Michigan Governor Rick Snyder released his budget proposal this week, and there's a lot of discussion about how the state's money will be spent, or not spent, in the upcoming year.
Ken Sikkema, senior policy fellow at Public Sector Consultants and a former Republican legislative leader, along with Vicki Barnett, the former mayor of Farmington Hills and a former Democratic legislator, joined Stateside to break down the governor's budget.
The budget is considered a common-sense proposal by many political insiders, with some modest increases for schools and infrastructure. But Snyder wants to put $260 million into the budget stabilization fund, or as many call it, the "rainy day fund.” That will bring the fund up to about $1 billion.
Between infrastructure and Flint, there's no shortage of expensive items on the to-do list for the state government. So why is contributing to the rainy day fund a good idea?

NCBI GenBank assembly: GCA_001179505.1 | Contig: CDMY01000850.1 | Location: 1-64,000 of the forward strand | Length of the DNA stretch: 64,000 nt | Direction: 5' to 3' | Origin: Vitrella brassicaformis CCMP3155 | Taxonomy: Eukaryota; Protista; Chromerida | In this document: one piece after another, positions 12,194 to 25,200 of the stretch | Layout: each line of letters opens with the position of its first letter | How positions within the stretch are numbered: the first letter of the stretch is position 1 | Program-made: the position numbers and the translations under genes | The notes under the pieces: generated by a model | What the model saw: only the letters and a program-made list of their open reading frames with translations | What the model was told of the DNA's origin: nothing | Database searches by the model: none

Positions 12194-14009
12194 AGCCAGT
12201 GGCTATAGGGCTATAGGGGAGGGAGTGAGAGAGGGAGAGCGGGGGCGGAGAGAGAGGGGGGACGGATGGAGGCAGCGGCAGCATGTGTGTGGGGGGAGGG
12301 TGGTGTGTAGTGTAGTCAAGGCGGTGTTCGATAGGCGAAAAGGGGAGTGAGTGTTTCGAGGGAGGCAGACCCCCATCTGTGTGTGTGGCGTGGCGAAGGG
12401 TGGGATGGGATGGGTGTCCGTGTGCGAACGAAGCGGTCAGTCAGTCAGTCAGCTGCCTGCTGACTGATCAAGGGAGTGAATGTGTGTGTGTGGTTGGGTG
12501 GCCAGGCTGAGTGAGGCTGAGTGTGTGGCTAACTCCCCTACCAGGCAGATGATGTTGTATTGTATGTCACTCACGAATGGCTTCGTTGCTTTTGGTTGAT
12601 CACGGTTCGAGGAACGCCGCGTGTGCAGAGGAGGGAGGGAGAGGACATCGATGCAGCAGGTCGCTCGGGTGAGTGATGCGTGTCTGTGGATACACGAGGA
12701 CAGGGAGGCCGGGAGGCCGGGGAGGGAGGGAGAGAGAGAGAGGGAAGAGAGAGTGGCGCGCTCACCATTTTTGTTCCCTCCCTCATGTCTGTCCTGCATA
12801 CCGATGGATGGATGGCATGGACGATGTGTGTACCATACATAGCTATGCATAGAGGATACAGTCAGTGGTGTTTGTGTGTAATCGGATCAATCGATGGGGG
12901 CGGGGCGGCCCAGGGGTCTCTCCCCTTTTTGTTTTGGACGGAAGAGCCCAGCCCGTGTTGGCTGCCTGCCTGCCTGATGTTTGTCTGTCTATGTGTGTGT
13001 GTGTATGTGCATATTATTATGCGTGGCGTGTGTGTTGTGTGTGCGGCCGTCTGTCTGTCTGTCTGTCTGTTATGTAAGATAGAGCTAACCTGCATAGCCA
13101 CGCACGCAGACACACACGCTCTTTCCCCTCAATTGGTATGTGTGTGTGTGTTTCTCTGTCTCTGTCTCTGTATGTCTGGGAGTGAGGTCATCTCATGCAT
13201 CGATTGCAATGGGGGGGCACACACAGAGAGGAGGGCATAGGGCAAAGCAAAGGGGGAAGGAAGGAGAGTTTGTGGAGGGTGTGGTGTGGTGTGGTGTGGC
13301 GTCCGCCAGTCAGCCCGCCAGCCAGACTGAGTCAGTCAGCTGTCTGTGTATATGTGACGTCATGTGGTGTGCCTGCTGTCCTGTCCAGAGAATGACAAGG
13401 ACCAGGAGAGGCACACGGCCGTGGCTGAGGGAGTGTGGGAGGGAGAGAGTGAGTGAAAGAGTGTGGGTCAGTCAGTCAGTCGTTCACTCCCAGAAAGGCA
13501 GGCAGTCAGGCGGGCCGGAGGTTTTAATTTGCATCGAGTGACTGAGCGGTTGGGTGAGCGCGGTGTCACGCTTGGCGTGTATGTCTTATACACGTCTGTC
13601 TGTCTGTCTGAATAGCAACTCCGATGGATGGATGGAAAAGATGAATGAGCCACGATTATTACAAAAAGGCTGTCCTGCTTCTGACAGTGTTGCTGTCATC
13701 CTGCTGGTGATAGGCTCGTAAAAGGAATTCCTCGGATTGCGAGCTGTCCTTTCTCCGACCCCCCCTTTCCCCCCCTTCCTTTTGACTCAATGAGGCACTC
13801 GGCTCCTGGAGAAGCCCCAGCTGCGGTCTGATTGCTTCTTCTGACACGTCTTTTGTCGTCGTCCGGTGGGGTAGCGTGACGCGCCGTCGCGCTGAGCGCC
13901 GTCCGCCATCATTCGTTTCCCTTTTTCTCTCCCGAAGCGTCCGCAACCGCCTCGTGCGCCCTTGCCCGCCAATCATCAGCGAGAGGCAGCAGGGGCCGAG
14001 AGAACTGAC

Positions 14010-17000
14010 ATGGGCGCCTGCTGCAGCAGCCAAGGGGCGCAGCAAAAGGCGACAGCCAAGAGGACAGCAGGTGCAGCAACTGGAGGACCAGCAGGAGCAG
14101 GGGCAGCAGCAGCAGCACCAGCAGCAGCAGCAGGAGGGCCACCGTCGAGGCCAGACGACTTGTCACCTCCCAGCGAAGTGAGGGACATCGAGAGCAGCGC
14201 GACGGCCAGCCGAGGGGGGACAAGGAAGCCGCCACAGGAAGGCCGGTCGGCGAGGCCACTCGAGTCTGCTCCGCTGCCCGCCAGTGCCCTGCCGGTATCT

"A rainy day fund signals to bond issuers that you have a healthy economy, and it lowers your interest rate," said Barnett, who used to work as a financial planner. "When it lowers your interest rate, it affects every project you're going to go bond for, including roads. So it actually saves us money in the long run to have money in our savings account."
Some Republicans, like Rep. Laura Cox, who joined Stateside earlier this week, want to gradually eliminate the state's income tax. At this point, there is no public plan on how to pay for it. Sikkema sees this as an easy way to score political points today, though it could be a potential long-term problem.
"It's pretty easy for one legislature to put in an income tax phase-out and then force a future legislature to deal with the spending cuts that are a consequence," Sikkema said.
Listen to the full interview above. It includes more about the governor's budget, how other states have dealt with having no income tax, and why Barnett doesn't think we can cut enough to pay for the loss of revenue.